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In addition to honoring his Comment of the Day, I also have to thank texagg04 for his timely comment to last year’s lament here, “Christmas Blues,” about the state of Christmas music as presented by the media. Christmas and holiday music is a useful, if depressing, window into the state of U.S. culture, and if he hasn’t written this commentary, I would have had to. Unfortunately, the tex’s list is res ipsa loquitur, and what it speaks of isn’t good. Christmas, the most ethical of holidays, has been substantially stripped of its ethical foundations by pop culture.

Here is texaggo4’s Comment of the Day on the post “Christmas Music Blues.” For added perspective, you may also want to revue last year’s post, On the Importance Of Christmas To The Culture And Our Nation : An Ethics Alarms Guide.

As of noon today (Monday, 28 Nov), I ran a quick survey of songs played on our local “Christmas” station since the start of last Monday.

95 songs played (though 161 if you separate them by Artist and Version of the song) for a total of 1,893 times.

Here’s the list and how many times they were played (Down on the list are some weird outliers involving the Magnum P.I. and Miami Vice soundtrack. I have no clue how those landed on the station’s playlist archive…but they were there, so I’ve included them): Continue reading

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The Complete “It’s A Wonderful Life” Ethics Guide [UPDATED AGAIN! ]

 Once again, Ethics Alarms re-posts its ethics guide to Frank Capra’s 1946 masterpiece “It’s A Wonderful Life,”one of the great ethics movies of all time. It was written in 2011, and revised regularly since, including for this year’s version. I suspect we need it more in 2016 than usual.

It is fashionable now, and was even when the film was released, to mock its sentiment and optimism. On one crucial point Capra was correct, however, and it is worth watching the film regularly to recall it. Everyone’s life does touch many others, and everyone has played a part in the chaotic ordering of random occurrences for good. Think about the children who have been born because you somehow were involved in the chain of events that linked their parents. And if you can’t think of something in your life that has a positive impact on someone–although there has to have been one, and probably many—then do something now. It doesn’t take much; sometimes a smile and a kind word is enough. Remembering the lessons of “It’s a Wonderful Life” really can make life more wonderful, and not just for you.

Here we go:

1. “If It’s About Ethics, God Must Be Involved”

The movie begins in heaven, represented by twinkling stars. There is no way around this, as divine intervention is at the core of the fantasy. Heaven and angels were big in Hollywood in the Forties. Nevertheless, the framing of the tale advances the anti-ethical idea, central to many religions, that good behavior on earth will be rewarded in the hereafter, bolstering the theory that without God and eternal rewards, doing good is pointless.

We are introduced to George Bailey, who, we are told, is in trouble and has prayed for help. He’s going to get it, too, or at least the heavenly authorities will make the effort. They are assigning an Angel 2nd Class, Clarence Oddbody, to the job. He is, we learn later, something of a second rate angel as well as a 2nd Class one, so it is interesting that whether or not George is in fact saved will be entrusted to less than Heaven’s best. Some lack of commitment, there—then again, George says he’s “not a praying man.” This will teach him—sub-par service!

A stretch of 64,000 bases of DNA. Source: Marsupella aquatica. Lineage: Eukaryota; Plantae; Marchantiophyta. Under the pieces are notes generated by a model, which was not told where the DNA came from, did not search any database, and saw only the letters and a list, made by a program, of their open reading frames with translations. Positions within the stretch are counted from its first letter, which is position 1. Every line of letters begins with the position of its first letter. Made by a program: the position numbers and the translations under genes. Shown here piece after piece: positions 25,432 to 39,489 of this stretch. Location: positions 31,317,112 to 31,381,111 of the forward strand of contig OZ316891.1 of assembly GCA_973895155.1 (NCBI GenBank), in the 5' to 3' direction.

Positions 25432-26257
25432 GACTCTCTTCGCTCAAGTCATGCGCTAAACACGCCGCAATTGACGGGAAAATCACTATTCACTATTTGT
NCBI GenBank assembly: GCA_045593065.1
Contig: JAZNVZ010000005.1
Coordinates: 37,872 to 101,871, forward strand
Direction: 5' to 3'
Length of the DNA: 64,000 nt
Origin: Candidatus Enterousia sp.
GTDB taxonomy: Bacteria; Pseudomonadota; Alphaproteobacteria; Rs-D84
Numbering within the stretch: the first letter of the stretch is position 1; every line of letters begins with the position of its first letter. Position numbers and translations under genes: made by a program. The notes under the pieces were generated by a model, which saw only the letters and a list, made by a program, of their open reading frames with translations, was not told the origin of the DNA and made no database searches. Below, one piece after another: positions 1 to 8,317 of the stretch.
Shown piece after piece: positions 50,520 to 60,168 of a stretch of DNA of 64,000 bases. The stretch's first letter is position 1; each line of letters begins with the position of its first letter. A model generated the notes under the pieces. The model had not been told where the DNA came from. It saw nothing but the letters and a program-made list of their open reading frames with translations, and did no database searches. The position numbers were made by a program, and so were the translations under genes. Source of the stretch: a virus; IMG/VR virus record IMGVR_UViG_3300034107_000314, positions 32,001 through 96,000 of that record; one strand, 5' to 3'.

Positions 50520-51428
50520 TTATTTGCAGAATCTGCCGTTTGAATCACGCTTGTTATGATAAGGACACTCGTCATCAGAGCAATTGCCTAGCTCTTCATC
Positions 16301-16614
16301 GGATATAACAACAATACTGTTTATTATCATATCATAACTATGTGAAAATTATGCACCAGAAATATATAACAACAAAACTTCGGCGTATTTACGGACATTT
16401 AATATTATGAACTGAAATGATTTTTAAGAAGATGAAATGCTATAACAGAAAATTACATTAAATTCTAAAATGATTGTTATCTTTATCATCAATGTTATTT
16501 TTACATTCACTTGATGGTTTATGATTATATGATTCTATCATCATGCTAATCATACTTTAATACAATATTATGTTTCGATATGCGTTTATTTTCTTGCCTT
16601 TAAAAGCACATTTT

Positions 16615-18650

2. Extra Credit for Moral Luck

George’s first ethical act is saving his brother, Harry, from drowning, an early exhibition of courage, caring and sacrifice. The sacrifice part is that the childhood episode costs George the hearing in one ear. He doesn’t really deserve extra credit for this, as it was not a conscious trade of his hearing for Harry’s young life, but he gets it anyway, just as soldiers who are wounded in battle receive more admiration and accolades than those who are not. Yet this is only moral luck. A wounded hero is no more heroic than a unwounded one, and may be less competent as well as less lucky.

3.  The Confusing Drug Store Incident

George Bailey’s next ethical act is when he saves the life of another child by not delivering a bottle of pills that had been inadvertently poisoned by his boss, the druggist, Mr. Gower. This is nothing to get too excited over, really—if George had knowingly delivered poisoned pills, he would have been more guilty than the druggist, who was only careless. What do we call someone who intentionally delivers poison that he knows will be mistaken for medication? A murderer, that’s what.  We’re supposed to admire George for not committing murder.

Mr. Gower, at worst, would be guilty of negligent homicide. George saves him from that fate when he saves the child, but if he really wanted to show exemplary ethics, he should have reported the incident to authorities. Mr. Gower is not a trustworthy pharmacist—he was also the beneficiary of moral luck. He poisoned a child’s pills through inattentiveness. If his customers knew that, would they keep getting their drugs from him? Should they? A professional whose errors are potentially deadly must not dare the fates by working when his or her faculties are impaired by illness, sleeplessness or, in Gower’s case, grief and alcohol.

4. The Uncle Billy Problem